Here is an inside peek at another one of Derek Lowe’s 250 milestones in chemistry, the polymorphism of Ritonavir.[1] The story in a nutshell concerns one of a pharma company’s worst nightmares; a drug which has been successfully brought to market unexpectedly “changes” after a few years on market to a less effective form (or to use the drug term, formulation). This can happen via a phenomenon known as polymorphism, where the crystalline structure of a molecule can have more than one form.[2],[3] In this case, form I was formulated into soluble tablets for oral intake. During later manufacturing, a new less-soluble form appeared and “within weeks this new polymorph began to appear throughout both the bulk drug and formulation areas[1]

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References

  1. J. Bauer, S. Spanton, R. Henry, J. Quick, W. Dziki, W. Porter, and J. Morris, "Array", Pharmaceutical Research, vol. 18, pp. 859-866, 2001. http://dx.doi.org/10.1023/A:1011052932607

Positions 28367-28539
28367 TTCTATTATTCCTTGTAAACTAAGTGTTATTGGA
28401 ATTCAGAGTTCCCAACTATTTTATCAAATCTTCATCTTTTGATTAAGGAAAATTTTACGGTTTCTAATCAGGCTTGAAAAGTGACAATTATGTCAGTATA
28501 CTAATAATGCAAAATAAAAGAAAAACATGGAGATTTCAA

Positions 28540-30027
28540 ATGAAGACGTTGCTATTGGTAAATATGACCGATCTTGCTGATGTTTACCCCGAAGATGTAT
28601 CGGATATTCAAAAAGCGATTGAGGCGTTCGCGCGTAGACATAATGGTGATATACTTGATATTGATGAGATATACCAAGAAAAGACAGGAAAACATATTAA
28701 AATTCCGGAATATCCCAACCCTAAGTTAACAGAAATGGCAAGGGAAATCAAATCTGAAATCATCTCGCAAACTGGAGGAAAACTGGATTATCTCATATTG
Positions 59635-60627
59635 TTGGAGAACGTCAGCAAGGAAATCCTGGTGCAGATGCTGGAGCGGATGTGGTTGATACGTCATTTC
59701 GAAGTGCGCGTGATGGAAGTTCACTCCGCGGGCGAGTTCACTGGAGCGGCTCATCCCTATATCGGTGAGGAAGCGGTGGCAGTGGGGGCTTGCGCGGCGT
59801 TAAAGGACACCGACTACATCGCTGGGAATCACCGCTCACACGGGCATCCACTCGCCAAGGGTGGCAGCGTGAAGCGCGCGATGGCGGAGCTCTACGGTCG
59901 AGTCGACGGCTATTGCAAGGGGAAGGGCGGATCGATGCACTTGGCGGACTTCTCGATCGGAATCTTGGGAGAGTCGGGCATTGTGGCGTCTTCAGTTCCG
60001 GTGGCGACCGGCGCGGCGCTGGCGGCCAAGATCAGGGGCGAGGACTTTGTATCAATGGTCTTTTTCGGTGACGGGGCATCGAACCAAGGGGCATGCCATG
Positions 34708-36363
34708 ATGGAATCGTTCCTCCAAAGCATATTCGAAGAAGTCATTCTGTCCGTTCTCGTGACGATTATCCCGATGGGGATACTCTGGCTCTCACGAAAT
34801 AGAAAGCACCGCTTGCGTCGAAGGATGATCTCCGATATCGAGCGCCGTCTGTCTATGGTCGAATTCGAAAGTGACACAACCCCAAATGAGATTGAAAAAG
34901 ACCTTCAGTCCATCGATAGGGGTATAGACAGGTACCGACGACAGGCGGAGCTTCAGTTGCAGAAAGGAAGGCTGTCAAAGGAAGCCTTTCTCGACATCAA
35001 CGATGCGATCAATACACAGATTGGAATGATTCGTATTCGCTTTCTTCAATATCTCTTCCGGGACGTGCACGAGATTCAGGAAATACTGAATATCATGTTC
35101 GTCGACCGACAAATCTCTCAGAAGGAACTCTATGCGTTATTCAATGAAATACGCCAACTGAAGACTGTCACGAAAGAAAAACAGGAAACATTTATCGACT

2. J.D. Dunitz, and J. Bernstein, "Disappearing Polymorphs", Accounts of Chemical Research, vol. 28, pp. 193-200, 1995. http://dx.doi.org/10.1021/ar00052a005
  3. D. Bučar, R.W. Lancaster, and J. Bernstein, "Disappearing Polymorphs Revisited", Angewandte Chemie International Edition, vol. 54, pp. 6972-6993, 2015. http://dx.doi.org/10.1002/anie.201410356

September 11, 2016

What’s in a name? Carbenes: a reality check.

To quote from Wikipedia: in chemistry, a carbene is a molecule containing a neutral carbon atom with a valence of two and two unshared valence electrons. The most ubiquitous type of carbene of recent times is the one shown below as 1, often referred to as a resonance stabilised or persistent carbene. This type is of interest because of its ability to act as a ligand to an astonishingly wide variety of metals, with many of the resulting complexes being important catalysts. The Wiki page on persistent carbenes shows them throughout in form 1 below, thus reinforcing the belief that they have a valence of two and by implication six (2×2 shared + 2 unshared) electrons in the valence shell of carbon. Here I consider whether this name is really appropriate.